The aircraft can be equipped by either the Rotax 912 UL2 (80 horse power) or 912 ULS (100 horse power) power-plants and a large variety of avionics options. The new 80 HP Virus SW 80/100 cruises at 246 kilometers per hour (133 knots), burning less than 13.6 liters per hour (3.6 gallons per hour). At 75 per cent cruise-power-setting the 100 HP version speeds over the skies at 273 kilometers per hour (147 knots). The ASTM-LSA version, equipped with the fixed pitch propeller cruises at 119 kts, burning 14.0 liters per hour (3.7 gallon per hour).

The company also claimed the aircraft has a turbulence penetration speed (green arc) of 250 kilometers per hour (135 knots) and the VNE of 302 kilometers per hour (163 knots). "The cockpit remains quiet and comfortable throughout the flight! The Virus SW 80/100 has the largest flight safety margins in its category and can be equipped with the total rescue system, deployable even at maximum speeds and close to the terrain."

The aircraft has an exclusive Kevlar-reinforced safety cockpit with luxurious leather interior. The instrument panel is made of carbon fiber with visible-structure and can accommodate a wide selection of modern avionics, including a full glass-cockpit IFR suite with dual-axis GPS-driven autopilot and electric constant-speed propeller control.

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Re: Indian Military Aviation - 21 Sept 2015

Postby Austin » 10 Oct 2015 20:35

why couldnt some private player in India develop a microlite ?

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Re: Indian Military Aviation - 21 Sept 2015

Postby NRao » 10 Oct 2015 21:15

$20 million to spare for.......

The two armed forces would use these microlight for adventure sport activities, officials said.

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Re: Indian Military Aviation - 21 Sept 2015

Postby Karan M » 11 Oct 2015 00:06

If overall deal is $20 Mn. That's like 130 PGMs at $150K each. Not so expensive.

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Re: Indian Military Aviation - 21 Sept 2015

Postby srai » 11 Oct 2015 01:42

Austin wrote:why couldnt some private player in India develop a microlite ?


Good question. Indigenization starts from small "simpler" things. These sort of opportunities are there but somehow they keep getting imported wholesale.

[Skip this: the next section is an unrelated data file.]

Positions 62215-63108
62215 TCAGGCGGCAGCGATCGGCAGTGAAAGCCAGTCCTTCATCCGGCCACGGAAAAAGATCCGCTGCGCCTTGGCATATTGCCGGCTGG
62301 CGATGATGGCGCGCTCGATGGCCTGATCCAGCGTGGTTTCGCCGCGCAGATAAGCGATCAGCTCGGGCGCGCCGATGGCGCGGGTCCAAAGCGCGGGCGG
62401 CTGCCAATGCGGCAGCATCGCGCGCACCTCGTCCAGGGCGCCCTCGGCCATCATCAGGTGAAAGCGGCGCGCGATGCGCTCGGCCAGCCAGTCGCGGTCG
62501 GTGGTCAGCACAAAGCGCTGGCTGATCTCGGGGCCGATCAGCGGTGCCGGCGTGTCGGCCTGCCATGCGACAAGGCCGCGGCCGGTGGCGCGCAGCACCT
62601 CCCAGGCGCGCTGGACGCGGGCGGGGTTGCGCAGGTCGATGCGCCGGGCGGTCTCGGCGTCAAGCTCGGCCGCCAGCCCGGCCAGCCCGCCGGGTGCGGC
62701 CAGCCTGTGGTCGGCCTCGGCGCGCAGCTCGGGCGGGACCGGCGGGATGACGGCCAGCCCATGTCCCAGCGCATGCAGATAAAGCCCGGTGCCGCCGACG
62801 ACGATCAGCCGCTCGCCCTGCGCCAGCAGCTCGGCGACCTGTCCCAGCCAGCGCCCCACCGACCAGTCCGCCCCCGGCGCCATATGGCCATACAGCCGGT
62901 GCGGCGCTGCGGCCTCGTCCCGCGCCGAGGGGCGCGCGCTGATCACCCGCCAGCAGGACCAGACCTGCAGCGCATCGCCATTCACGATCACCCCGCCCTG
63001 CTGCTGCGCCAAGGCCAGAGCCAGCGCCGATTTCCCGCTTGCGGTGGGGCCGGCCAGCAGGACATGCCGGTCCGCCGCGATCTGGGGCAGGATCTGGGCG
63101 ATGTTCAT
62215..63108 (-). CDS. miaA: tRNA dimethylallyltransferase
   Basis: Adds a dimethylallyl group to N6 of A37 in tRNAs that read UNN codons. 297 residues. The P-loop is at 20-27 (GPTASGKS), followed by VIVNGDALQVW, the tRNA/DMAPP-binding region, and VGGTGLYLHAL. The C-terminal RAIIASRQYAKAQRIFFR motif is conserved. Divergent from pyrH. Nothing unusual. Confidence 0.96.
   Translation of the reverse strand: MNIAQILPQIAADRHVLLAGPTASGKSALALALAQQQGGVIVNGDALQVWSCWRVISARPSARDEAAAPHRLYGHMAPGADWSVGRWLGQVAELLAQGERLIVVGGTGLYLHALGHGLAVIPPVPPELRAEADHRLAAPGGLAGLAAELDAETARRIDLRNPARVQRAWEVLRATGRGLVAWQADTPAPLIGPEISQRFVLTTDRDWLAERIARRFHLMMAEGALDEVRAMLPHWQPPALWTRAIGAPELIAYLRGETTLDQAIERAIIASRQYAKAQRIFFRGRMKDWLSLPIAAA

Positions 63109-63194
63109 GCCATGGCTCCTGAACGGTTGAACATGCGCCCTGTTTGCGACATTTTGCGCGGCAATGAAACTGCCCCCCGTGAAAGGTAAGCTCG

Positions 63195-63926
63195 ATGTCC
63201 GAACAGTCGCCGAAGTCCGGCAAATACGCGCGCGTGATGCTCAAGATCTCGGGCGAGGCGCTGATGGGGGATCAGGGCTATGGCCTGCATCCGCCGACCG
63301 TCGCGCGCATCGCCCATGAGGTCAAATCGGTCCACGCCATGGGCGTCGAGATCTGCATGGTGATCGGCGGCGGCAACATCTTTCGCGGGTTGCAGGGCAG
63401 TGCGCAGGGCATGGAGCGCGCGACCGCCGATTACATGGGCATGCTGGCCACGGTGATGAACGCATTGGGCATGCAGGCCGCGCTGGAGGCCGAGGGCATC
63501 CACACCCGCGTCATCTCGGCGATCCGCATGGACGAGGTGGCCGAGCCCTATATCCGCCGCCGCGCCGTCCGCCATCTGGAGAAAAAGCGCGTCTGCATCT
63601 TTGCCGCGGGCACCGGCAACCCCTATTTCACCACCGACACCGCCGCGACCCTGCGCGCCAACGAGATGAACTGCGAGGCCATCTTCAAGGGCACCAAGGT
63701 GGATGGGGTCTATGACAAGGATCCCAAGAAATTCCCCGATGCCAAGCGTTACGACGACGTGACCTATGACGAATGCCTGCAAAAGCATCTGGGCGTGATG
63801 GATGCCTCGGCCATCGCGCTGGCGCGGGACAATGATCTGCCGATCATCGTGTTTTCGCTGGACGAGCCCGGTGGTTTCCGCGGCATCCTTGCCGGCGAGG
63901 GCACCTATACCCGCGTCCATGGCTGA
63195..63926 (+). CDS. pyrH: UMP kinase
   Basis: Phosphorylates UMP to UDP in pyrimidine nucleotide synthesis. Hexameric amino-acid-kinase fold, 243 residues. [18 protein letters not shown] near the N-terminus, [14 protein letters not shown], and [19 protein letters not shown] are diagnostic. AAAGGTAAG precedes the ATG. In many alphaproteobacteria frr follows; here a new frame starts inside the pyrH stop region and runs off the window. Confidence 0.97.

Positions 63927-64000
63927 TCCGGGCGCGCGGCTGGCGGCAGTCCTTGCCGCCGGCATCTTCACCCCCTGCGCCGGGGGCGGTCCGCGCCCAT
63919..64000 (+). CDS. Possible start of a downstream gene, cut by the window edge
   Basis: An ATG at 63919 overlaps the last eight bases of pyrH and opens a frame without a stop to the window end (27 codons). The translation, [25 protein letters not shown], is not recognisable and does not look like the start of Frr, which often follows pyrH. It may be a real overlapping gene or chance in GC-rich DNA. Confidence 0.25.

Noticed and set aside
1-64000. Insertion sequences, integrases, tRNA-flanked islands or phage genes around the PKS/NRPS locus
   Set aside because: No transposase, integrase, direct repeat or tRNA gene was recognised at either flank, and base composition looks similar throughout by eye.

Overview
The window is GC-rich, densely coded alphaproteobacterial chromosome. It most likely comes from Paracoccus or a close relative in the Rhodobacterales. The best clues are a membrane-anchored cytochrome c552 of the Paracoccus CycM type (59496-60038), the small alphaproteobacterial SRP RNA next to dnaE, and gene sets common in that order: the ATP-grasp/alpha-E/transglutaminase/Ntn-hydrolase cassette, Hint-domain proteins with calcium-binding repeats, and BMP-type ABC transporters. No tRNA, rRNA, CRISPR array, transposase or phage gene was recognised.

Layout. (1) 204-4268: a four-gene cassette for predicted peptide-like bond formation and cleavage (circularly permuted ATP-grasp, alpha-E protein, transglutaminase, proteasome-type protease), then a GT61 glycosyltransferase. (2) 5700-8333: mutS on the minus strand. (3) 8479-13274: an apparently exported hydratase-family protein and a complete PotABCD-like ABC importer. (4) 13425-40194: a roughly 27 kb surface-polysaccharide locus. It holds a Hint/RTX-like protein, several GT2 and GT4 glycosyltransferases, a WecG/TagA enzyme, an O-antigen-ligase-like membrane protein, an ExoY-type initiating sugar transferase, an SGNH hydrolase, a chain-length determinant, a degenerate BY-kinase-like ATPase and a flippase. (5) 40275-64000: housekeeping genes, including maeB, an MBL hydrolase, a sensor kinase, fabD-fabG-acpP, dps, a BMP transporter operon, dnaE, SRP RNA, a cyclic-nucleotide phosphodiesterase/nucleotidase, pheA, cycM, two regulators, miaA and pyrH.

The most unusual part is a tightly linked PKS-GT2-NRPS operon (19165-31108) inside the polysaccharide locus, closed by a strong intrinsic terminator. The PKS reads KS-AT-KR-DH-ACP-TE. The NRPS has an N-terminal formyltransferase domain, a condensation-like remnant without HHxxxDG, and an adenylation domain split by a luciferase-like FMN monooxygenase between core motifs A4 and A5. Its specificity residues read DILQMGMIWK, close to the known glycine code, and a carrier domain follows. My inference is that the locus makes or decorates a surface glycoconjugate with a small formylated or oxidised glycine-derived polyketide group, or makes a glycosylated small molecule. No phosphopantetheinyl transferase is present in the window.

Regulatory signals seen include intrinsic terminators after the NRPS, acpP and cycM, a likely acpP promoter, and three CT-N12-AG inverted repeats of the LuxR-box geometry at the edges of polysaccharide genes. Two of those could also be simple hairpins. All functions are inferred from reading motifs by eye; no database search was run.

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Re: Indian Military Aviation - 21 Sept 2015

Postby A Sharma » 11 Oct 2015 02:25

why not HANSA-3 from NAL?

Link

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Re: Indian Military Aviation - 21 Sept 2015

Postby shiv » 11 Oct 2015 05:50

The performance specs of the Pipistrel Virus are spectacular. I doubt if the Hansa or a hundred other aircraft/microlight types can come anywhere near.

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Re: Indian Military Aviation - 21 Sept 2015

Postby srai » 11 Oct 2015 07:31

I think that's the premise of a lot of arguments for imports. While yes this one microlite is the best one out there and domestic one wouldn't be able to match it on first try, it would have been a good opportunity to rope in the private sector for doing so since it is one of the more "simpler" tech for them to build their R&D around. Have competitive designs (partially funded by GoI and the IAF/IN) submitted by multiple private enterprises with original designs (not one of those JV to screwdrivergiri) and select two (or more) designs to prototype and flight trials. Finally, select the best one from technical and costs pov and put it into production. In this way, a whole infrastructure in the private sector would be created much like LCA program did to the DRDO/HAL public sector along with Tier-2/3 private suppliers. Yes, it will take time and some imports may be necessary in the short run, but India needs to plan for the long haul where it gets out of the cycle of import rut even for the most basic of things.
Last edited by srai on 11 Oct 2015 08:04, edited 1 time in total.

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Re: Indian Military Aviation - 21 Sept 2015

Postby member_29172 » 11 Oct 2015 07:34

Isn't Mahindra into building light planes/private planes like these? Why waste money on Slovenian firm when there is a domestic alternative?

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Re: Indian Military Aviation - 21 Sept 2015

Postby shiv » 11 Oct 2015 07:45

Is the new item true in the first place? Unknown news outlet. News not reported anywhere else. Remember that even "known" news media report trash like "Arup Raha wants Scorpion trainers"

The item reads suspiciously like a paid advertorial

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Re: Indian Military Aviation - 21 Sept 2015

Postby shiv » 11 Oct 2015 07:49

From 2 weeks ago

The inauguration of Sinus motorglider in India
We are pleased to announce that the third aircraft joined Pipistrel's fleet flying over the Indian skies - a Sinus 912 was shipped to Flight Lab. of Indian Institute of Technology, Kanpur where it was received with a special inauguration and good-luck ritual.

The inaugration of our both SINUS 912 motor gliders was performed on 4th
January, 2009 by Head of the Department of Aerospace Engineering. The
inaugration was attended by large number of students, staff and faculty
members. There was dense fog on that day, so unfortunately a test flight could not be performed becuase of the low visibility.


Also see
http://www.pipistrel.si/dealers/india
We are looking for a distributor in India!
Would you like to become a Pipistrel distributor for your country?


The news is fake

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Re: Indian Military Aviation - 21 Sept 2015

Postby gnair » 12 Oct 2015 04:49

Pipistrel is a known entity in Europe and they've been around. The BSF should get hold of these land anywhere-operate anywhere, where there is a 1,200 ft. dirt strip. And better still you don't need LL-100 AvGas or any aviation fuel to fly it. Regular vehicle gas would do just fine.